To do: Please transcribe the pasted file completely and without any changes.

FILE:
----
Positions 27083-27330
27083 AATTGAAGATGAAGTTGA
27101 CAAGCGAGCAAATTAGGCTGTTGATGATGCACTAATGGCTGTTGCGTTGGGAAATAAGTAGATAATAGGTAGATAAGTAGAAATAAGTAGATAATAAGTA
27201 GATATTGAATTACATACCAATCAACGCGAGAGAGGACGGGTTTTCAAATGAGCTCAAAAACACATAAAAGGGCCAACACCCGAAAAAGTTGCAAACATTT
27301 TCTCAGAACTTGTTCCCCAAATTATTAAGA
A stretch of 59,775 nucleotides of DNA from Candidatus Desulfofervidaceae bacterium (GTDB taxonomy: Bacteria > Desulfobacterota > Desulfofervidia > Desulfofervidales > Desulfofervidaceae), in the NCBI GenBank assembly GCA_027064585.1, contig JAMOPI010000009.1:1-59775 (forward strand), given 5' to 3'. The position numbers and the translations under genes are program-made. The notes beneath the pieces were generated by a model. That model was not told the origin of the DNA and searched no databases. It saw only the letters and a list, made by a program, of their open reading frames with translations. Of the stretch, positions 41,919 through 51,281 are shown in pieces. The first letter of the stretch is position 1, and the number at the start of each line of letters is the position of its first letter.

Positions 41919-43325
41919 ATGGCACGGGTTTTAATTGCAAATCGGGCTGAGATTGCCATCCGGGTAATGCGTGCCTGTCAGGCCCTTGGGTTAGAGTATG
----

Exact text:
Positions 27083-27330
27083 AATTGAAGATGAAGTTGA
27101 CAAGCGAGCAAATTAGGCTGTTGATGATGCACTAATGGCTGTTGCGTTGGGAAATAAGTAGATAATAGGTAGATAAGTAGAAATAAGTAGATAATAAGTA
27201 GATATTGAATTACATACCAATCAACGCGAGAGAGGACGGGTTTTCAAATGAGCTCAAAAACACATAAAAGGGCCAACACCCGAAAAAGTTGCAAACATTT
27301 TCTCAGAACTTGTTCCCCAAATTATTAAGA
A stretch of 59,775 nucleotides of DNA from Candidatus Desulfofervidaceae bacterium (GTDB taxonomy: Bacteria > Desulfobacterota > Desulfofervidia > Desulfofervidales > Desulfofervidaceae), in the NCBI GenBank assembly GCA_027064585.1, contig JAMOPI010000009.1:1-59775 (forward strand), given 5' to 3'. The position numbers and the translations under genes are program-made. The notes beneath the pieces were generated by a model. That model was not told the origin of the DNA and searched no databases. It saw only the letters and a list, made by a program, of their open reading frames with translations. Of the stretch, positions 41,919 through 51,281 are shown in pieces. The first letter of the stretch is position 1, and the number at the start of each line of letters is the position of its first letter.

Positions 41919-43325
41919 ATGGCACGGGTTTTAATTGCAAATCGGGCTGAGATTGCCATCCGGGTAATGCGTGCCTGTCAGGCCCTTGGGTTAGAGTATG